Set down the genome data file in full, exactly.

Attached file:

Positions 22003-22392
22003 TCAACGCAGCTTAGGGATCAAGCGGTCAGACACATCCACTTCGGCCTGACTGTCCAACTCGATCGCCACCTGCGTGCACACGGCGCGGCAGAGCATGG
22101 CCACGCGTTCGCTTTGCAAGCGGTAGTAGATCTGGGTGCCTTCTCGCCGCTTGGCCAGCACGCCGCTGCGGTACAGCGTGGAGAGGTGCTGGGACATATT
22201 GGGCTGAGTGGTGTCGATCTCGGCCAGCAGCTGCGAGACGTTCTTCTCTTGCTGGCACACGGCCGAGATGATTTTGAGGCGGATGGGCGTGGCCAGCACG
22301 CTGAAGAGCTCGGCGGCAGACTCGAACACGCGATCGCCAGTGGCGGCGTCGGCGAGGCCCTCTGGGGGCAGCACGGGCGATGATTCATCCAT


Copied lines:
Positions 22003-22392
22003 TCAACGCAGCTTAGGGATCAAGCGGTCAGACACATCCACTTCGGCCTGACTGTCCAACTCGATCGCCACCTGCGTGCACACGGCGCGGCAGAGCATGG
22101 CCACGCGTTCGCTTTGCAAGCGGTAGTAGATCTGGGTGCCTTCTCGCCGCTTGGCCAGCACGCCGCTGCGGTACAGCGTGGAGAGGTGCTGGGACATATT
22201 GGGCTGAGTGGTGTCGATCTCGGCCAGCAGCTGCGAGACGTTCTTCTCTTGCTGGCACACGGCCGAGATGATTTTGAGGCGGATGGGCGTGGCCAGCACG
22301 CTGAAGAGCTCGGCGGCAGACTCGAACACGCGATCGCCAGTGGCGGCGTCGGCGAGGCCCTCTGGGGGCAGCACGGGCGATGATTCATCCAT